I realized that my customers, yes the children who were listening to my readings are my customers, had defined me and categorized me as a reader, someone who can verbally reproduce published works of others. They did not trust me, yet,  to produce something interesting without the help of books. My brand as a story reader did not extend to that of a story-teller.

That is a realization that I did not control my brand, my listeners  did. That is because I had not actively managed it when I started reading stories. If I had wanted to be seen as more than a story reader, to be an entertainer (my brand vision) I should have approached this more strategically. Immersed in reading stories,  I had allowed my brand to be defined for me.

Every opportunity you have to interact is an opportunity to build your brand based on your brand vision. Now that is power of personal brand management, be it reading stories to school children or working in an enterprise.

Are you actively managing your brand? If not, would you accept the same if your business’s brands are not actively managed and left to be defined by the market?  Start having a brand vision for your personal brand and build it with every interaction.

You Touch It, You Own It!

Do you feel instant ownership of items you touch in stores?

Does touching objects and the ensuing ownership lead you to value the objects more than you would have had you not touched it?

Does that higher value translate into higher Willingness to pay?

A recent study by two marketing professors from Booth School and Anderson school finds that the answer to all these questions is yes. A less academic version of the research report is available in  TIME magazine.

Professors Joann Peck and Suzanne Shu, posed the questions

Does holding an object and imagining that it is yours influence how much the object is valued? More generally, does mere touch influence the feeling of ownership and the valuation of an object?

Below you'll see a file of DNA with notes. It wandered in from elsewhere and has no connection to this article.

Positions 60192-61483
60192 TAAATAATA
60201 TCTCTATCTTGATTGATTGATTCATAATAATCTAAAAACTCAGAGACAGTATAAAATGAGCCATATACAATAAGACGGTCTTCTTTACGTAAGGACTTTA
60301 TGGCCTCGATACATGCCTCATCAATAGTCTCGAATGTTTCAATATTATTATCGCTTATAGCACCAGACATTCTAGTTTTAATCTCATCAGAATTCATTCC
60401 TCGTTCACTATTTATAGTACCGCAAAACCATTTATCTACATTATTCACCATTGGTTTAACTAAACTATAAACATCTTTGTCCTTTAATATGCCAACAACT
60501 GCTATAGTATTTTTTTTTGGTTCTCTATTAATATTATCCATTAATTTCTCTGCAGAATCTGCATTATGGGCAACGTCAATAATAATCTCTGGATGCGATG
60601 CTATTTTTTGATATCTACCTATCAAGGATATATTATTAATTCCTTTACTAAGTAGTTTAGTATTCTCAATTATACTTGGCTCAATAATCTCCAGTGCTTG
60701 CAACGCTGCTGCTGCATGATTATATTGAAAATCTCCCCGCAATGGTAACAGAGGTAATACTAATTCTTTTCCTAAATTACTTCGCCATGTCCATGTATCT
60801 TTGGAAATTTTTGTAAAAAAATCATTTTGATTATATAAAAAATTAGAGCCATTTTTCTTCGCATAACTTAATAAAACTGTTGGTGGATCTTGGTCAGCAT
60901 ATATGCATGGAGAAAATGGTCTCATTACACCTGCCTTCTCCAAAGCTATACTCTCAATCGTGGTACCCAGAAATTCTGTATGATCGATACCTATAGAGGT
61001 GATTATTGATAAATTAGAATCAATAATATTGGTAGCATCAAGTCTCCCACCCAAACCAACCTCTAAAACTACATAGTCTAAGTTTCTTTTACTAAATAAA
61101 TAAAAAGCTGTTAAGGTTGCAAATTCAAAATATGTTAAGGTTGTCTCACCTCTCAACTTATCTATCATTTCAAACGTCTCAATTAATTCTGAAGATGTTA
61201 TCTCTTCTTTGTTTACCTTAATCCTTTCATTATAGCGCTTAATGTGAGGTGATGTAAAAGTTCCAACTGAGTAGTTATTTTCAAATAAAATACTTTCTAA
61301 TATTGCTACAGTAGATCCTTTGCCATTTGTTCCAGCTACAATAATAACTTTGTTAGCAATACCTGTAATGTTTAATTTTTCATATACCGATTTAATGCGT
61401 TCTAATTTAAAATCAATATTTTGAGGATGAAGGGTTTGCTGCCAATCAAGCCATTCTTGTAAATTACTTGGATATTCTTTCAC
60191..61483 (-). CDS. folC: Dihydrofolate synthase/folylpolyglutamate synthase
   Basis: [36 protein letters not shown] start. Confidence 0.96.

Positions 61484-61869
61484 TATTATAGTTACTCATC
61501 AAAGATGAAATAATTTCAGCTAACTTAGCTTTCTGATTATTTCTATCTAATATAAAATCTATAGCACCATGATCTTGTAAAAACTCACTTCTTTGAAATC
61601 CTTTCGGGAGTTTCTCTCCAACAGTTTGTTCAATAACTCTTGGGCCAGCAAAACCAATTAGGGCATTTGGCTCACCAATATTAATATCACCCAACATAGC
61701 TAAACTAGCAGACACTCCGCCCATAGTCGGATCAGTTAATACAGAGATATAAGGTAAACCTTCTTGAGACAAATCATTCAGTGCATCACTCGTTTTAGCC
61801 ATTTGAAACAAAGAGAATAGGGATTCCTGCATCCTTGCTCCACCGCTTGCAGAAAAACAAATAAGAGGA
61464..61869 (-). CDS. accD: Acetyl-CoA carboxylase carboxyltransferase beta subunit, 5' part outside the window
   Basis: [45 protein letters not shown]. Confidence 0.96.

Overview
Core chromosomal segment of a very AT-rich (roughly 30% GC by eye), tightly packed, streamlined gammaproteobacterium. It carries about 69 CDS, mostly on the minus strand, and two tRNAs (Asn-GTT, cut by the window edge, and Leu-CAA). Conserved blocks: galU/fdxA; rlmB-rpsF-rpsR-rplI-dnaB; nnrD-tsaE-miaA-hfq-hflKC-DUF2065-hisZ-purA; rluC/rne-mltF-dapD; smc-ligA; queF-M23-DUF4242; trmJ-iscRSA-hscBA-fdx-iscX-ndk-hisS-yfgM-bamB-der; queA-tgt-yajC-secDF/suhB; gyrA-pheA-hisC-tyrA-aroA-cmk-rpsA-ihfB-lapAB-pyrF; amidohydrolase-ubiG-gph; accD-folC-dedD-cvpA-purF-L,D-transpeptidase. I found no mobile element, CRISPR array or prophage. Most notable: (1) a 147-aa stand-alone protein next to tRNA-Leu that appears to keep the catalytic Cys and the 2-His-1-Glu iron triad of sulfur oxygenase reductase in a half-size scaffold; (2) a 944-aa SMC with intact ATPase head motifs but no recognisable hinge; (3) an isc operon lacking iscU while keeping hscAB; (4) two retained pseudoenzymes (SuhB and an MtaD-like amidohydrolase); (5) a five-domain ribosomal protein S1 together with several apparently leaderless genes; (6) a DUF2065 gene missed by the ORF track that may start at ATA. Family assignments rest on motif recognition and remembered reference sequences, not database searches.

The core premise that ownership increases perceived value (endowment effect)  in itself is not new and the authors do state twenty years of research on endowment effect. What is innovative in this research is finding that touch as a way to increase ownership and directly relating it to higher willingness to pay.

What does this mean to you as a customer?

  1. As a tourist wandering the local streets for merchandise, resist the temptation to hold the item. Or have a partner and have them touch it while you negotiate.
  2. If you are buying a new car, do not negotiate after the test drive. In fact do your test driving with a completely different dealership and buy from another.
  3. If you are buying used car, do not negotiate right away or follow Tip-1.
  4. If you are looking to buy a house do not imagine, this will be my workspace, this will be the baby’s room etc. Be aware of your agent telling you, “imagine yourself cooking in the kitchen and your kid playing here …”. Be detached.
  5. At garage sales, don’t touch anything.

What does this mean to you as a marketer?

  1. Do not try to sell, do not talk price . Let the customers play with the items. Engage the customers first then sell.
  2. For new cars, make the customer test drive, take a picture of the customer at the wheel or standing with the car and give it to them.
  3. Same for selling used cars.
  4. If you are selling a house, buy Polaroid (do they sell them?) and keep them for use during showings. Encourage the showing agent to shoot pictures of the prospective buyers in the house and give the pictures to them. Make the visitors feel that they “own” it. This is the reason home staging works.
  5. At garage sales, encourage touching your wares.

What do you think?